Report on Kaba (Indonesia) — 13 July-19 July 2011
Smithsonian / US Geological Survey Weekly Volcanic Activity Report, 13 July-19 July 2011
Managing Editor: Sally Kuhn Sennert
Please cite this report as:
Global Volcanism Program, 2011. Report on Kaba (Indonesia). In: Sennert, S K (ed.), Weekly Volcanic Activity Report, 13 July-19 July 2011. Smithsonian Institution and US Geological Survey.
3.522°S, 102.615°E; summit elev. 1940 m
All times are local (unless otherwise noted)
On 14 July CVGHM reported that, since the Alert Level for Kaba was raised on 20 October 2009, seismicity had fluctuated but decreased overall. During September 2009-May 2011, when weather permitted, white plumes were seen rising 25-300 m above the crater rim, and during June-July 2011 diffuse white plumes rose 50 m above the crater rim. The Alert Level was lowered to 1 (on a scale of 1-4) on 12 July.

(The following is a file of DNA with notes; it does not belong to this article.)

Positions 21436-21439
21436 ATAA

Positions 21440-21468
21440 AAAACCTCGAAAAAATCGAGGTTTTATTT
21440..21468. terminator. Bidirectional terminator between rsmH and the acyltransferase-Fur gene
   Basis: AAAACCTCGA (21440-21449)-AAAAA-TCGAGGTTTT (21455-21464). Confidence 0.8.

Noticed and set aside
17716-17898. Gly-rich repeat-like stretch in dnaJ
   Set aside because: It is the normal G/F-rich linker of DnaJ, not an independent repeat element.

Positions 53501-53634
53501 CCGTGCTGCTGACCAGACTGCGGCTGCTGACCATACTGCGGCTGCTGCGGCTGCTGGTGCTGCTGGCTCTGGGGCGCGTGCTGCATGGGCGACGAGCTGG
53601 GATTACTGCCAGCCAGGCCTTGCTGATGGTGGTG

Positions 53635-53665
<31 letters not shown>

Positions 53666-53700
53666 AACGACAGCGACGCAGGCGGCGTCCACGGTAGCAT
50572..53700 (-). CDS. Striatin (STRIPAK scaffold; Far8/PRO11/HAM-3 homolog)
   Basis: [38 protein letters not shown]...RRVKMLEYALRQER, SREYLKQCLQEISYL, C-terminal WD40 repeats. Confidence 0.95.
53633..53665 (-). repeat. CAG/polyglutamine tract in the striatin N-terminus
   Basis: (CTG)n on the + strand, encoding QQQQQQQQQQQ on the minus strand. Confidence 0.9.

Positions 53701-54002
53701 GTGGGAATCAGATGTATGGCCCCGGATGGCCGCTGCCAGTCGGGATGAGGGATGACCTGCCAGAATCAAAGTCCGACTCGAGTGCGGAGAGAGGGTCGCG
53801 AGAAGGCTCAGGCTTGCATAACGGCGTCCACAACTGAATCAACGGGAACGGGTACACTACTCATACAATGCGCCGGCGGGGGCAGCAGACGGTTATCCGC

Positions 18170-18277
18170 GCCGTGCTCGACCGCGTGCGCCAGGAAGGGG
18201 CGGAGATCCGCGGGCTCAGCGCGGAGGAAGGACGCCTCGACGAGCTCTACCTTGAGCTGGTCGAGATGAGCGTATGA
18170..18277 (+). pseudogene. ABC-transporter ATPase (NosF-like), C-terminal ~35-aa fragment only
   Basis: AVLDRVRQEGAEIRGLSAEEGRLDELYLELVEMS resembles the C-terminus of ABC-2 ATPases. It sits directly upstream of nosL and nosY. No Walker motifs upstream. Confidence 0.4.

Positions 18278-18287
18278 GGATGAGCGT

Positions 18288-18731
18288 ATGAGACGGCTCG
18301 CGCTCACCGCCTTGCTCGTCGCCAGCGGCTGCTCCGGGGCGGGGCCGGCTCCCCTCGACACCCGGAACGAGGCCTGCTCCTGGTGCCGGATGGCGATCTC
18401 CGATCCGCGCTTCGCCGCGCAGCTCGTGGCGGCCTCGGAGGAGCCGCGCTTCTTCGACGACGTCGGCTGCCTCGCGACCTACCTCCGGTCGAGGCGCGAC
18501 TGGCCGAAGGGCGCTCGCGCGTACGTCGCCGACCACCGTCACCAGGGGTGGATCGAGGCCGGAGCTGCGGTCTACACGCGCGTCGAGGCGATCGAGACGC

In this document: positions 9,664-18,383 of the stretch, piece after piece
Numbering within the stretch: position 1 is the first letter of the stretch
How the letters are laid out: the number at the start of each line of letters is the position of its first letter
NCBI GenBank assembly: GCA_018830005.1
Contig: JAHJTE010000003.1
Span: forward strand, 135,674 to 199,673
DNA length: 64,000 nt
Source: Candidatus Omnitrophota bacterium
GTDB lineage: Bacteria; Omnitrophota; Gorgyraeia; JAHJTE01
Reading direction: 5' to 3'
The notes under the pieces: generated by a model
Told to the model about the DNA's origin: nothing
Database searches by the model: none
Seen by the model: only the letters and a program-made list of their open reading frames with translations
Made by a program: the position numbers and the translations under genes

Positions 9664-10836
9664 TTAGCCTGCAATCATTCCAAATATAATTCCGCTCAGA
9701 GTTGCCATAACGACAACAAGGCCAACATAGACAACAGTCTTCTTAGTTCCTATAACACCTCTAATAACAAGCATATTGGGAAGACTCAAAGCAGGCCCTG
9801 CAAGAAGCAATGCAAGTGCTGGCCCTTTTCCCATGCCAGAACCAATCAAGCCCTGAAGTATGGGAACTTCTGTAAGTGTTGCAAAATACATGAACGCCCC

Geologic Background. Kaba, a twin volcano with Mount Hitam, has an elongated summit crater complex dominated by three large historically active craters trending ENE from the summit to the upper NE flank. The SW-most crater of Gunung Kaba, named Hidup (or Lama), is the largest. Most historical eruptions have affected only the summit area. They mostly originated from the central summit craters, although the upper-NE flank crater Kawah Vogelsang also produced explosions during the 19th and 20th centuries.